Elvis' Fabulous Upholstered Pool Room - Threads

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Elvis' Fabulous Upholstered Pool Room

Elvis Presley decorated the Billiard Room in 1974. More than 300 yards of fabric were pleated on the walls and ceiling.
It took three men 10 days to staple and hang the fabric that lines Elvis billiard room, in the basement of Graceland mansion.
Close up of the pleated fabric on the ceiling and walls.
Elvis Presley decorated the Billiard Room in 1974. More than 300 yards of fabric were pleated on the walls and ceiling.

Elvis Presley decorated the Billiard Room in 1974. More than 300 yards of fabric were pleated on the walls and ceiling.

Photo: Elvis Presley Enterprises

Years ago I visited Memphis, Tennessee, and I couldn't miss a trip to Graceland. Elvis Presley's former home is still, to me, one of the most poignant and memorable attractions I've ever visited. I say poignant because I remember the model of the shotgun shack where he was born. I think he must have been a kind person because of the all-pink bedroom and bathroom he had put in for his grandmother on the first floor. I also believe he stayed something of a country boy even at the height of his celebrity - one of the garages was riddled with holes where he and his buddies practiced shooting into the back wall.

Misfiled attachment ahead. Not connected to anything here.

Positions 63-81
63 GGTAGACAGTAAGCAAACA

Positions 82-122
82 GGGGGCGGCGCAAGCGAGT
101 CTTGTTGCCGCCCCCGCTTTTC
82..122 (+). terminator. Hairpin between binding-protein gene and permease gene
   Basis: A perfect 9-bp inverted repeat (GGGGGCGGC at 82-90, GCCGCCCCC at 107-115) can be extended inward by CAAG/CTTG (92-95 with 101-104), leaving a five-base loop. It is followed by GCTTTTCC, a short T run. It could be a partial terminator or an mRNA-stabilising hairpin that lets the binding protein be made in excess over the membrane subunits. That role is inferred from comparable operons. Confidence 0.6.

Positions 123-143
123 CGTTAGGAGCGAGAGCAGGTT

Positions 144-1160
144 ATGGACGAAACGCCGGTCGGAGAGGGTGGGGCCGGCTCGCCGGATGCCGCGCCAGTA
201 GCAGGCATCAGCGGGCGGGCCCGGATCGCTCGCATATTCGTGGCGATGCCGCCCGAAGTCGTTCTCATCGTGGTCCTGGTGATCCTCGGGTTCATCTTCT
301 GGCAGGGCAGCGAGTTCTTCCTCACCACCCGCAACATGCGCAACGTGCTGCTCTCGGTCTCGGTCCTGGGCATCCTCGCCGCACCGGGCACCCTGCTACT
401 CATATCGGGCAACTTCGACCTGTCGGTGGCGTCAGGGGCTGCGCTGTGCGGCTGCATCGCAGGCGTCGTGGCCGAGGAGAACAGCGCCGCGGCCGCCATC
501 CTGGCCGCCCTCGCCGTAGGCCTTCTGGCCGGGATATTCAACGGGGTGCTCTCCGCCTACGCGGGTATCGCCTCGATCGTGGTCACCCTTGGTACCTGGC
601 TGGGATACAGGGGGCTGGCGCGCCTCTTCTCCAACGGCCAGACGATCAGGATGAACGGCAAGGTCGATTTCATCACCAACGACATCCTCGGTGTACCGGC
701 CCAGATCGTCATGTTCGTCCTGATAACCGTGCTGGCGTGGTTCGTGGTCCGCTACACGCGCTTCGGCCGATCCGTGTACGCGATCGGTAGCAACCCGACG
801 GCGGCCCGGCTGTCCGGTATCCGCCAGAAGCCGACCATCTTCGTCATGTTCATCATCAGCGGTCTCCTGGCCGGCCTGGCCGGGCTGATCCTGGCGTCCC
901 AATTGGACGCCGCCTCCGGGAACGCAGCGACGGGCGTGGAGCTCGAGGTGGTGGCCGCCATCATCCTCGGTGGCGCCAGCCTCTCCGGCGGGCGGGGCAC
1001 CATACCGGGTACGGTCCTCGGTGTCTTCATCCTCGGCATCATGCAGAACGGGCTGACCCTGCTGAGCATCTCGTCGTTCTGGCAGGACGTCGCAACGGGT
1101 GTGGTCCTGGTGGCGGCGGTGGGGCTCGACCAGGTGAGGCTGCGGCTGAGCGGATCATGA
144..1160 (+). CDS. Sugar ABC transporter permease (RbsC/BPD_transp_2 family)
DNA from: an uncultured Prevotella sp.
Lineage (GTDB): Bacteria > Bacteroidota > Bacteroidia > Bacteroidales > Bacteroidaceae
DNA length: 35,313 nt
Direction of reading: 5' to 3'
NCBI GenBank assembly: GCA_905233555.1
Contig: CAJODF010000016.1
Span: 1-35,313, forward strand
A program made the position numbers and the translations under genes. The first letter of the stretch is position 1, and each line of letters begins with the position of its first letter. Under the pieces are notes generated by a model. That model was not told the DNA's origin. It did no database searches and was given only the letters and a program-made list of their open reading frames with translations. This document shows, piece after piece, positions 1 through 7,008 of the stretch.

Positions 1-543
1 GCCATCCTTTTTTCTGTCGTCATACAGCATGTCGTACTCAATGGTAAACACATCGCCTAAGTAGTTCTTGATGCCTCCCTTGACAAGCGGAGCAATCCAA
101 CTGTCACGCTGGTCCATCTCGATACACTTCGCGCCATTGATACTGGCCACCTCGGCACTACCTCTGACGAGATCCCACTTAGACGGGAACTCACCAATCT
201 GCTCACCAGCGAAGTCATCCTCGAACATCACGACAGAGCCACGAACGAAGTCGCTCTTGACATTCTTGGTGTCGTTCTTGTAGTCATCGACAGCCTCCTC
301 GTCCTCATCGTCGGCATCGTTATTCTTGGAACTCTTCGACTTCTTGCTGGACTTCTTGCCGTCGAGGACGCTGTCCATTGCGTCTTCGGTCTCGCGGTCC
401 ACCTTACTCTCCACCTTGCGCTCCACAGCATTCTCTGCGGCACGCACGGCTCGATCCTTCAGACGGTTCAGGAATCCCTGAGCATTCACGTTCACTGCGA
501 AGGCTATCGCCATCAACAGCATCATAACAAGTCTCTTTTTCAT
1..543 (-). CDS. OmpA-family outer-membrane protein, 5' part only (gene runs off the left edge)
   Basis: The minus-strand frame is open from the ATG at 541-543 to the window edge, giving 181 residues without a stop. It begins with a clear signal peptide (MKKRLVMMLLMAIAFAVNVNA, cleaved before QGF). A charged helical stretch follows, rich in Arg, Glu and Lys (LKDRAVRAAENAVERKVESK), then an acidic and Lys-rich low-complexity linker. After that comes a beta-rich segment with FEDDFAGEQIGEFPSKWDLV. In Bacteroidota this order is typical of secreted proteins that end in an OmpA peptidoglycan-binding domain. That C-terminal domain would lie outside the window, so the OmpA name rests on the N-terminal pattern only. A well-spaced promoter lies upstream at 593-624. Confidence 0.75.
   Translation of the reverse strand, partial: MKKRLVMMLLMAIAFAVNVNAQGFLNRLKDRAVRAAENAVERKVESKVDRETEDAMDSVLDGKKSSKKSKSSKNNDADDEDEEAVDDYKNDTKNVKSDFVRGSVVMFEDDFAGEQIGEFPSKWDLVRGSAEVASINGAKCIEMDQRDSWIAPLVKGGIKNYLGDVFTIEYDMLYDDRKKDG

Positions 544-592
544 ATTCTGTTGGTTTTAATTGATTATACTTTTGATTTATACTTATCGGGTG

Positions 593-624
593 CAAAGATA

But there was one room in Graceland that was an amazing novelty - the basement Billiards Room. It is completely lined with pleated fabric in an elaborate print. The pleats telescope to the ceiling's center, where the raw edges are covered by a fabric-covered medallian. Ever since I saw it, I wondered what inspired Elvis, and how this one-of-a-kind room decor came to be. Elvis Presley Enterprises was kind enough to share photos and the story.

Elvis bought Graceland in 1957. Over the years, he put a lot of time, money and effort into decorating it with the best. He added a pool table to a basement room in 1960, and in 1974 decided to decorate the room around it. He enjoyed researching his own decorating, and got the idea for the fabric-covered walls from a picture of a 18th-century billiards room. He shared the concept with the interior designer he was working with, Bill Eubanks. (William R. Eubanks is still a busy and very successful interior designer - today his eponymous company has offices in Palm Beach, Memphis, and New York.)

Bill purchased the 100-percent cotton material at a local store which specialized in custom furniture. It took three men 10 days to cut, pleat and hang the nearly 350 yards of fabric.

It is hung by tension rods along the walls and stapled in various places to the ceiling. There was enough left to upholster the room's two sofas.

Eclectic may be a mild term for the room's overall affect! The billiard lamps above the table were custom-made by Laukhuff Stained Glass in Memphis. There are three Louis XV style chairs in one corner, an Asian-style brass-over-wood campaign trunk on a rattan stand, a Toulouse-Lautrec poster of a can-can girl, Indian accent pillows, and  two chairs in 1970's gold wide-wale corduroy. Whew! But clearly, the most distinctive effect is the fabric treatment. 

Elvis was an able pool player, but he was known to move a ball to his favor from time to time, probably as a joke or to see who in his entourage might challenge him about it. His favorite games were 8-ball and rotation. To this day, a corner tear remains in the pool table's felt top, reportedly from a friend’s attempt at a trick shot.